Contrary to recent news reports that Black male teachers are becoming extinct, a new analysis shows it could not be further from the truth.
The top occupation for Black men with at least a bachelor’s degree is elementary and middle school teacher, with secondary teacher following at no. 5 and education administrator at no. 6, according to research by Ivory A. Toldson, Ph.D. of Howard University in his series on TheRoot.com called “Show Me the Numbers.”
Toldson’s report also shows that Black men with degrees traditionally go into the field of education more often than white men.
Later this month, Toldson and Chance White will release a book titled Black Male Teachers: Diversifying the United States' Teacher Workforce that will suggest “responsible methods of increasing the number and capacity of Black male teachers, without subjecting them to differential standards of success.”
Much of the conversation existing around Black male achievement and Black males as educators are based on stereotypes and not solid data, according to Toldson.
The Root reports:
Unfortunately, this narrative on Black male teachers is based on supposition and stereotyping, not a careful analysis of the data. Males of all races are underrepresented in the U.S. teaching force. The percentage of white male students in pre-K through 12th grade is twice the percentage of white male teachers; the percentage of Black male students is more than three times the percentage of Black male teachers; and the percentage of Hispanic male students is almost seven times the percentage of Hispanic male teachers. Asian males represent less than 0.5 percent of the teaching force.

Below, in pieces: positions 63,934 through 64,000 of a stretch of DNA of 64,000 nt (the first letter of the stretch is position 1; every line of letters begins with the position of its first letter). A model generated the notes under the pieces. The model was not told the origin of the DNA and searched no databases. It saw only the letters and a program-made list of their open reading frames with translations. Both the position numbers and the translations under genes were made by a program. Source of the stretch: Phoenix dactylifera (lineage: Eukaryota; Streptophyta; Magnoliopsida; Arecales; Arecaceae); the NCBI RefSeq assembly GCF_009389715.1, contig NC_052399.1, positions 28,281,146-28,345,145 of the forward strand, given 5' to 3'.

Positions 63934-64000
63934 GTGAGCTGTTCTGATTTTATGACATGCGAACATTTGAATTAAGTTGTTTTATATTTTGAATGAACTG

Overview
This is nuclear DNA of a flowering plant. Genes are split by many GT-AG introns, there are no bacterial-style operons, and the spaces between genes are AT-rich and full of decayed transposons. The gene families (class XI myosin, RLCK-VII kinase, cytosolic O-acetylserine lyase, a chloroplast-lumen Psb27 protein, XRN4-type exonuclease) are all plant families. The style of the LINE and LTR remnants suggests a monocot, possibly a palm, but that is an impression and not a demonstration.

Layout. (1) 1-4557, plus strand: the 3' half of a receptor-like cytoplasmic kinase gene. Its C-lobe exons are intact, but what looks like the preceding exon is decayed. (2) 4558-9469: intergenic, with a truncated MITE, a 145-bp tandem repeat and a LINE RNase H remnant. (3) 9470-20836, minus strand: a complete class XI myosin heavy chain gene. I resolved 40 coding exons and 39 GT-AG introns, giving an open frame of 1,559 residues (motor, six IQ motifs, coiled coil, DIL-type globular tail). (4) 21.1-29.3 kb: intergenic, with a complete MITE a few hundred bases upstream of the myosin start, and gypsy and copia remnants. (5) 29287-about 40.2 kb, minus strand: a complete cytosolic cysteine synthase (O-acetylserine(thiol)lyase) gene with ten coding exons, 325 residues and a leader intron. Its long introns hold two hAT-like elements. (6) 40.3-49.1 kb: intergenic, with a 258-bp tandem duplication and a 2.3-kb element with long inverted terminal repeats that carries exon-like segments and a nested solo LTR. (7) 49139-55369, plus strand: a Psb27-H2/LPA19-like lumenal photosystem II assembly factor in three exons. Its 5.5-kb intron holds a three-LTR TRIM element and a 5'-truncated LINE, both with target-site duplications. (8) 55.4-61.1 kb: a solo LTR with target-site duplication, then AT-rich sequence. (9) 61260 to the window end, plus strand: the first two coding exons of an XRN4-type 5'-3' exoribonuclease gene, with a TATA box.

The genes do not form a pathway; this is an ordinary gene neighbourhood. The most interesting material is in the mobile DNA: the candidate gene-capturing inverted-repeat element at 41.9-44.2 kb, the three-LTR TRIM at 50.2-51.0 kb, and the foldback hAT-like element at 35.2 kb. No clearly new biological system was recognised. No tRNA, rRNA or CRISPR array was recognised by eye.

Later this month, Chance Lewis and I will release a book titled Black Male Teachers: Diversifying the United States' Teacher Workforce. In the book, we suggest responsible methods of increasing the number and capacity of Black male teachers, without subjecting them to differential standards of success. For this entry of Show Me the Numbers, I examine the myths used to explain the shortage of Black male teachers, and why the purpose of diversifying the nation's teacher workforce should be to benefit the teaching profession, not individual students.
Black males are not avoiding the teaching profession because they are less altruistic and more interested in lucrative careers.
Read full story here.
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(Photo: Baltimore Sun/MCT /Landov)